Do you control your mind or does your mind control you? This quote by Guru Nanak dev ji is guiding us that if we can conquer our mind, we can conquer the material world. Read below on the story and analogy of mind like a horse that creates havoc when you try to tame it.
- REFLECT: as you sit to meditate, are you easily able to focus or many thoughts come and distract you?
- RESPOND: by using the technique of giving mind an object to focus on like breathing. When thoughts come which they will, simply observe without getting caught up in them and return back to breathing.
- INTEGRATE: Any time in future, you negative thoughts come and bother you about something that happened in past or you worry about what may happen in future: Pause, Breathe and come to the present moment. Cultivate taming the mind.
“Conquer your mind and Conquer the world.”
Guru Nanak Dev Ji
This quote Man jeetai jag jeet, is a very popular and often quoted from Gurbani by Guru Nanak dev ji. It is pointing towards conquering the material world. Conquering the mind from Sikh point of view is about conquering Haumai (Ego).
Haumai (Punjabi: ਹਉਮੈ) is the concept of self-centeredness (egoism or Ahankar) in Sikhism. This concept was taught by Guru Nanak Dev Ji, as the source of five evils: lust, covetousness, wrath, pride and attachment. According to Sikh Gurus teachings, it is Haumai that leads to endless cycles of transmigration (rebirth), and makes a person “manmukh”. They state that one must turn away from Haumai, become a “gurmukh” and follow the path of the Guru to receive God’s grace.In Sikhism, the Haumai can only be overcome through meditation on God’s name (Naam), Simran and Sewa. READ MORE.
About the Author of Quote: Guru Nanak Dev Ji. (Gurmukhi: ਗੁਰੂ ਨਾਨਕ), was the founder and first Guru of Sikhism, was born in the year 1469, in the village Talwandi which is located in the Punjab region of the Indian subcontinent. Read More
STORY & Analogy :
*edited based on post at Sikh Sangat.
Once some Sikh devotees came to see Guru Nanak Dev Ji and on the topic of mind said: “Guru Ji, We try to do the Nitnem (Sikh prayers), but when we sit down to start the prayers, many Thoughts begin to enter our minds. We try to focus our mind, but it mind goes all over the place and we don’t have it in us to fight with it”
Guru Ji asked the devotees, “So what is it you do when you lose your will to fight” the devotee replied, “We stop the prayers”.
Guru Ji thought for some while, and then asked the devotees “Do you have horses?” to which they replied, “why yes of course”. Guru Ji then began to question and explain, “When your horse gets ill, what do you do?”
The devotees said, “We make a medicine powder for the horse, full with antidotes, and feed it to the horse”.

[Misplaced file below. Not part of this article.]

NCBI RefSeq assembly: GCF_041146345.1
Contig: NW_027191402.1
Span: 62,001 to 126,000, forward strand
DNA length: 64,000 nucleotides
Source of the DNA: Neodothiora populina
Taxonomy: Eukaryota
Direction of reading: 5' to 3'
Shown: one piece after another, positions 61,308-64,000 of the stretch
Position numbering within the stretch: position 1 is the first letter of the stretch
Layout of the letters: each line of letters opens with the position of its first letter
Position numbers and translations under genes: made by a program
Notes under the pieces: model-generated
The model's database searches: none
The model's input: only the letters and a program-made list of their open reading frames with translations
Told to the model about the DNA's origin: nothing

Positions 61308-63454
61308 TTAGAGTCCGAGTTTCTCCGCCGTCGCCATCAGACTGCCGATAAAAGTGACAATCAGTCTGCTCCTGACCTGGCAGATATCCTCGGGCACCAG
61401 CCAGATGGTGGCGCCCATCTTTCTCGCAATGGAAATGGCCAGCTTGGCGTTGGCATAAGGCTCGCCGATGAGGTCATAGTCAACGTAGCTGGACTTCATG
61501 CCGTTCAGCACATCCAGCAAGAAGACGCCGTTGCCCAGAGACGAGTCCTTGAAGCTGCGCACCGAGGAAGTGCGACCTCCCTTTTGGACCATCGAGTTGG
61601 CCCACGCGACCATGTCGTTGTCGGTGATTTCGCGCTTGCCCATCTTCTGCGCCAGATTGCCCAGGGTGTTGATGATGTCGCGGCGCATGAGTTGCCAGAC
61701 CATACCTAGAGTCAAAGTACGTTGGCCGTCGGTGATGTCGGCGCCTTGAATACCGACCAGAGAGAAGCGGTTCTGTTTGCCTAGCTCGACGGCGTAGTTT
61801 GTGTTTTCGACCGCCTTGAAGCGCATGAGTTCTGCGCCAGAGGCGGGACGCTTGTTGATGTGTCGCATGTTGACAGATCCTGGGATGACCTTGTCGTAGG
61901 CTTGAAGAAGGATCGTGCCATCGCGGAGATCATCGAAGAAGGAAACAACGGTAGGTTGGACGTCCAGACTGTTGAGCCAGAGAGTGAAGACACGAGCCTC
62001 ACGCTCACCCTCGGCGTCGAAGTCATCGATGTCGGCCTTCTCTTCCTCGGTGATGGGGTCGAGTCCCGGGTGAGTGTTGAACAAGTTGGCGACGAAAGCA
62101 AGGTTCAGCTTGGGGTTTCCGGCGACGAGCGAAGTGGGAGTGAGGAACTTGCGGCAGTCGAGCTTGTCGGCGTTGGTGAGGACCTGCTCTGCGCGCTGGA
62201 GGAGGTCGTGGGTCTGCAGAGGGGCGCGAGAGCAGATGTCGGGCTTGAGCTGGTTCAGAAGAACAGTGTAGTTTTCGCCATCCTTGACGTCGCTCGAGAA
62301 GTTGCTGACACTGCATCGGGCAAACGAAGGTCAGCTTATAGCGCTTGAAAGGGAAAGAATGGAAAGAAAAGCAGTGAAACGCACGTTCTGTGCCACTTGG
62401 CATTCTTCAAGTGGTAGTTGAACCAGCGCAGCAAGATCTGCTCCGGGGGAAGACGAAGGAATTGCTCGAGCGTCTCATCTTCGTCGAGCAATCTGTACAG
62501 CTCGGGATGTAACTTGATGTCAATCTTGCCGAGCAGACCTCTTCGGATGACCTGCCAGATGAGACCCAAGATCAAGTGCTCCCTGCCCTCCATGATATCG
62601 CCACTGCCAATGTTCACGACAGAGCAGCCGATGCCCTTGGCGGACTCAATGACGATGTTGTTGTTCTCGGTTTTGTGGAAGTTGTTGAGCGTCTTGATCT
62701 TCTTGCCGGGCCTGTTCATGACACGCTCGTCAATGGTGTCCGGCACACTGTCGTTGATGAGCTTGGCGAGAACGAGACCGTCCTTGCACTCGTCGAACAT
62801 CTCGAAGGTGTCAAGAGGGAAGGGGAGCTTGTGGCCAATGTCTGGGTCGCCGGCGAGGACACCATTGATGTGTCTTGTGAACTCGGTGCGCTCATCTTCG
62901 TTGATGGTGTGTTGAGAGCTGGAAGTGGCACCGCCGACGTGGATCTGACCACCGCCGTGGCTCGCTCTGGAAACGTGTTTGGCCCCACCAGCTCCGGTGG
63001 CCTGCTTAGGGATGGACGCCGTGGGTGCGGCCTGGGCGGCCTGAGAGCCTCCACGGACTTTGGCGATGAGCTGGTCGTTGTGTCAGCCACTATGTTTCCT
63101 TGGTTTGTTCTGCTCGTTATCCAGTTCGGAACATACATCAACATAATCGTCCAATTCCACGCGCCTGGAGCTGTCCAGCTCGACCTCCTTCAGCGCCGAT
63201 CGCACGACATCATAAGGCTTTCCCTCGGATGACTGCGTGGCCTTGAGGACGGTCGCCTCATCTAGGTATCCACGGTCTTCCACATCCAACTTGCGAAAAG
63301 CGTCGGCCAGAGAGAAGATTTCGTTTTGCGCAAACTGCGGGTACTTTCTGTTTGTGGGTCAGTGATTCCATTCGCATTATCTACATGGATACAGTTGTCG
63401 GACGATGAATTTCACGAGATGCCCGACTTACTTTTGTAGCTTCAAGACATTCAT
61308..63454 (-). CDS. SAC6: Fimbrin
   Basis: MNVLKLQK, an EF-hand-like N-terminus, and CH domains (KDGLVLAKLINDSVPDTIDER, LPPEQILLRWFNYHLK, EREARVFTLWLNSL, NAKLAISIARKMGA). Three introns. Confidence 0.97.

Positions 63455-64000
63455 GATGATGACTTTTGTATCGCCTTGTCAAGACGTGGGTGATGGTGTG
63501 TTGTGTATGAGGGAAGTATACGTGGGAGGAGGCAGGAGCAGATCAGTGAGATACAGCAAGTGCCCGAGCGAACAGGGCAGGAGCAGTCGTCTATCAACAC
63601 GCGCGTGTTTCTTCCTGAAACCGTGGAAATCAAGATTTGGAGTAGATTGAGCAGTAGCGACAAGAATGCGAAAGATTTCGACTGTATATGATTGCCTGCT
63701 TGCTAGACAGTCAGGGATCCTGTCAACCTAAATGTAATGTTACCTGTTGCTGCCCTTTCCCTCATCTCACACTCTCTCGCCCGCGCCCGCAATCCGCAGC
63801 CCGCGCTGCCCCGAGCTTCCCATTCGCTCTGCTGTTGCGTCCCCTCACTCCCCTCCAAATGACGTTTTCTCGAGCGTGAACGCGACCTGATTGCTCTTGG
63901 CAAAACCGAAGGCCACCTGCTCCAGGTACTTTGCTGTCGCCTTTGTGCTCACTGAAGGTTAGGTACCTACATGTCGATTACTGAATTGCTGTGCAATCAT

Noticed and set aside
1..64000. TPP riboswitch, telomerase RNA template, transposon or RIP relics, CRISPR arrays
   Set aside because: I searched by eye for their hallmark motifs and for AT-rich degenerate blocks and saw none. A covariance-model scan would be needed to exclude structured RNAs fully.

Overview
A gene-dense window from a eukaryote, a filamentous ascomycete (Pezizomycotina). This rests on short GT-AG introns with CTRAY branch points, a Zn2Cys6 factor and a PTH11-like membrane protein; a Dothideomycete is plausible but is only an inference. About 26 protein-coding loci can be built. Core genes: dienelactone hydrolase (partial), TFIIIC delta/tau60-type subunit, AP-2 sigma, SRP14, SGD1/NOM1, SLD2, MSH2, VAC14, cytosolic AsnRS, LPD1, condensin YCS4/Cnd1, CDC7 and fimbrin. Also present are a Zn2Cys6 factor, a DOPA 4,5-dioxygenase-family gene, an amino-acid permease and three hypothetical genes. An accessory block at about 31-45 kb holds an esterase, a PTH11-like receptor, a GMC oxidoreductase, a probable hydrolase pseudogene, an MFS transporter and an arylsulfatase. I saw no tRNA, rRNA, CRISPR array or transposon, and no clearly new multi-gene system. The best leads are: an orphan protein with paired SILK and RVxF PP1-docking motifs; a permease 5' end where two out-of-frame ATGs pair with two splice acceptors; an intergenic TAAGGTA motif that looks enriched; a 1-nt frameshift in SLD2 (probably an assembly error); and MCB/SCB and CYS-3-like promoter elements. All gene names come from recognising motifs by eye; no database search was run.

Guru Ji again questioned, “So, you make the medicine and put it out for the horse and he eats it?”
The devotees shook their heads, “No Guru Ji, the horse does not like the taste of the medicine, it is very bitter”.
Guru Ji then asked how do they making the horse eat the medicine?
They said “What we must do Guru Ji, is that at first we take the medicine in our hands and make a fist., Then one of us tries to appease the horse while the other puts his fist into the mouth of the horse”
Guru Ji listened intently, and continued to question, “So, the horse will eat the medicine out of your fist?”
Again, the devotees shook their heads, “No Guru Ji, the horse screeches, cries and winces. It struggles and do all he can to try and eject the fist from his mouth. But eventually, the horse gets tired and realize the only way we will leave him will be if he takes the medicine”
Guru Ji smiled, and advised his devotees, “The horse does all he can to refrain from taking in what is good for him, he screams and runs away from the medicine. Perhaps he knows medicine will cure him of the pains… but eventually he tires.
The mind too, is like a horse. It is determined to stay away, and not take in the medicine of Naam. But amidst the screaming, shouting, the beating the mind eventually will tire and when it tires, it will realize that it will have to take this medicine of Naam, and only then will the pain be eased”
We invite you to learn Simran Walking meditation with WAHEGURU mantra s a way to practice meditating.
Simran Walking Meditation: Sikh meditation with mantra “Waheguru” :
Simran means (Gurmukhi ਸਿਮਰਨ, Hindi: सिमरण, सिमरन) is a Punjabi word derived from the Sanskrit word स्मरण smaraṇa, “the act of remembrance, reminiscence, and recollection,” which leads to the realization. Simran is a commonly used term as a verb in Gurmukhi, which refers to ‘meditating’ of the Nām, or name, of God.
Read More: Simran Walking Meditation